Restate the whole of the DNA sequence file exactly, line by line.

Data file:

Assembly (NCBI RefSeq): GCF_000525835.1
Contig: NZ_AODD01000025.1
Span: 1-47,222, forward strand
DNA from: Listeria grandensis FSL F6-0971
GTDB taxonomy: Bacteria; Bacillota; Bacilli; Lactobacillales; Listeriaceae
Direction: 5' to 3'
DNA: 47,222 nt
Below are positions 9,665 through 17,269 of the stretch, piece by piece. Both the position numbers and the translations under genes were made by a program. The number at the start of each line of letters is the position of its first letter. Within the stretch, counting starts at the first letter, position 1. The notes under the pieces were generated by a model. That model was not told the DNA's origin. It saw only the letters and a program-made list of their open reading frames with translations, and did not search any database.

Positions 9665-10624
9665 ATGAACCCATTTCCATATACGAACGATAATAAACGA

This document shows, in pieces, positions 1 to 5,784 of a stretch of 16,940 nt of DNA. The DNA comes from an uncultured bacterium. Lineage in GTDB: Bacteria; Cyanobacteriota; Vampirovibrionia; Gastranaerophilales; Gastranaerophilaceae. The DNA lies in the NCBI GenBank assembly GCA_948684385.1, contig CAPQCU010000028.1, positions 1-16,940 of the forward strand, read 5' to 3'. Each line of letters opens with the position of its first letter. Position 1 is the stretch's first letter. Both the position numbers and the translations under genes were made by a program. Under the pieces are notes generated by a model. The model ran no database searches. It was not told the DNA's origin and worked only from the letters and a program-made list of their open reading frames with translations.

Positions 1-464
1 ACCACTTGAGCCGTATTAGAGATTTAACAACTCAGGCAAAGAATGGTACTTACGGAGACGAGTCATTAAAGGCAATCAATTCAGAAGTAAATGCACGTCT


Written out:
Assembly (NCBI RefSeq): GCF_000525835.1
Contig: NZ_AODD01000025.1
Span: 1-47,222, forward strand
DNA from: Listeria grandensis FSL F6-0971
GTDB taxonomy: Bacteria; Bacillota; Bacilli; Lactobacillales; Listeriaceae
Direction: 5' to 3'
DNA: 47,222 nt
Below are positions 9,665 through 17,269 of the stretch, piece by piece. Both the position numbers and the translations under genes were made by a program. The number at the start of each line of letters is the position of its first letter. Within the stretch, counting starts at the first letter, position 1. The notes under the pieces were generated by a model. That model was not told the DNA's origin. It saw only the letters and a program-made list of their open reading frames with translations, and did not search any database.

Positions 9665-10624
9665 ATGAACCCATTTCCATATACGAACGATAATAAACGA

This document shows, in pieces, positions 1 to 5,784 of a stretch of 16,940 nt of DNA. The DNA comes from an uncultured bacterium. Lineage in GTDB: Bacteria; Cyanobacteriota; Vampirovibrionia; Gastranaerophilales; Gastranaerophilaceae. The DNA lies in the NCBI GenBank assembly GCA_948684385.1, contig CAPQCU010000028.1, positions 1-16,940 of the forward strand, read 5' to 3'. Each line of letters opens with the position of its first letter. Position 1 is the stretch's first letter. Both the position numbers and the translations under genes were made by a program. Under the pieces are notes generated by a model. The model ran no database searches. It was not told the DNA's origin and worked only from the letters and a program-made list of their open reading frames with translations.

Positions 1-464
1 ACCACTTGAGCCGTATTAGAGATTTAACAACTCAGGCAAAGAATGGTACTTACGGAGACGAGTCATTAAAGGCAATCAATTCAGAAGTAAATGCACGTCT